Are we distracted? In our enthusiastic wanting for the greater good, perhaps we risk becoming too easily distracted by spectacle. When the veneer fades on new development, the soul of our communities is responsible for filling the space. The community harmed most by the I-280 overpass has the most to lose. Within a context of rapidly increasing land prices and competing urban interests, FIELD SHIFT is driven by the need to reorganize new spaces for cultural flourishing.
This project proposes to deconstruct the freeway in order to reconstitute the tons and tons of concrete into a cultural field. Only the existing pylons will remain, at once marking the scar in the landscape and filling the void with opportunities for public murals and sculpture. In addition, the array of concrete will raise the ground plane several feet, allowing for an urban waterfront and marsh ecosystem that is resilient to tidal changes and predicted sea level rise.
The field aims to challenge spreading high-end exclusionary development and prioritize affordability in its surrounding neighborhoods. A localized honest adaptation of the scar alongside an entirely normal at-grade approach to the city center via rail minimizes absorbed real estate costs. This maximizes the city’s ability to retain public land for housing in the parcels outside the domain of our chosen site. A functional and adaptive public space is built of the freeway scar, able to speak to and mark the coming challenges of climate and society in the 21st century.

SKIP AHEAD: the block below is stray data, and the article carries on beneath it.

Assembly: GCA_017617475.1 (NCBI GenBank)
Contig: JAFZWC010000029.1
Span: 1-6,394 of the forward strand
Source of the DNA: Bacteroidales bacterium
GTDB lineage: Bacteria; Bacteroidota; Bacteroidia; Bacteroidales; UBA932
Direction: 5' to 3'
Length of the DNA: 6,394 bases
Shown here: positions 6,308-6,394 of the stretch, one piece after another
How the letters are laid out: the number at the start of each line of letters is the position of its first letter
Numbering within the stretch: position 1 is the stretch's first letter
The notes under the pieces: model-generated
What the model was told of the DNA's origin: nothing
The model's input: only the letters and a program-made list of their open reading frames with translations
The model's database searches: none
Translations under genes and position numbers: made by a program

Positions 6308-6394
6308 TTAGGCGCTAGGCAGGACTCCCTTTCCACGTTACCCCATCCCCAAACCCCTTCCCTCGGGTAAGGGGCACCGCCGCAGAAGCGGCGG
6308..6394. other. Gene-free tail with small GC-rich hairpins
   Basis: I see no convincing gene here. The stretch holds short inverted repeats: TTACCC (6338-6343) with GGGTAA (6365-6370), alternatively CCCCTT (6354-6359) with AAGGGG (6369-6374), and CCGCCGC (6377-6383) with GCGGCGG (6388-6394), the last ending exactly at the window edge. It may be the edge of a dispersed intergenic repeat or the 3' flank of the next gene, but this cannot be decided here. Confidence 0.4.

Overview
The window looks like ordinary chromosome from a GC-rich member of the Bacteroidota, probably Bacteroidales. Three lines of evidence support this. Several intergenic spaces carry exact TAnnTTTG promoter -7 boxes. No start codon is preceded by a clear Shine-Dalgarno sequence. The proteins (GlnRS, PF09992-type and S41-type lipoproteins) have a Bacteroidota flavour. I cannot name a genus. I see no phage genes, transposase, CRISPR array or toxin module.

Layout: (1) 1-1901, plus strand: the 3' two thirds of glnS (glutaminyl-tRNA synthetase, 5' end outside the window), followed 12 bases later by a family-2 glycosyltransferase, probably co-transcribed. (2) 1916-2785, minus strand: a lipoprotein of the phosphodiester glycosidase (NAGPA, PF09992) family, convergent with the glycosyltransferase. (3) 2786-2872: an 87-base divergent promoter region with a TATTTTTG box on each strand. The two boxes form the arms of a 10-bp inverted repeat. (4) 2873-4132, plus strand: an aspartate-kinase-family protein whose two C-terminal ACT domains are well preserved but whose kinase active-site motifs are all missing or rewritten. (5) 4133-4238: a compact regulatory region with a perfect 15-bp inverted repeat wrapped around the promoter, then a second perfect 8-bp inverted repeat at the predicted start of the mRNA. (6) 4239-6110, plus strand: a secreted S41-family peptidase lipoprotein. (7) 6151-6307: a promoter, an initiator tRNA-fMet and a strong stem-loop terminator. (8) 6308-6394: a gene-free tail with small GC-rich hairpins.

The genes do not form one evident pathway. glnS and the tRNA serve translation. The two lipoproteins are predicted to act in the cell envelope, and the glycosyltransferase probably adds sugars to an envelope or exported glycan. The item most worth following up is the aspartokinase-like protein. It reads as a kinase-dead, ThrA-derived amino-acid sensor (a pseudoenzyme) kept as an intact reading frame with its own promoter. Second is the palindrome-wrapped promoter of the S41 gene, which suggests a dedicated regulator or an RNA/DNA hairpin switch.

“The scar is a mark of pride and of honor, both for what has been lost and what has been gained. It cannot be erased, except by the most cosmetic means. It cannot be elevated beyond what it is, a mutant tissue, the precursor of unpredictable regenerations. To accept the scar is to accept existence. Healing is not an illusory, cosmetic process, but something that—by articulating differences—both deeply divides and joins together.” ― Lebbeus Woods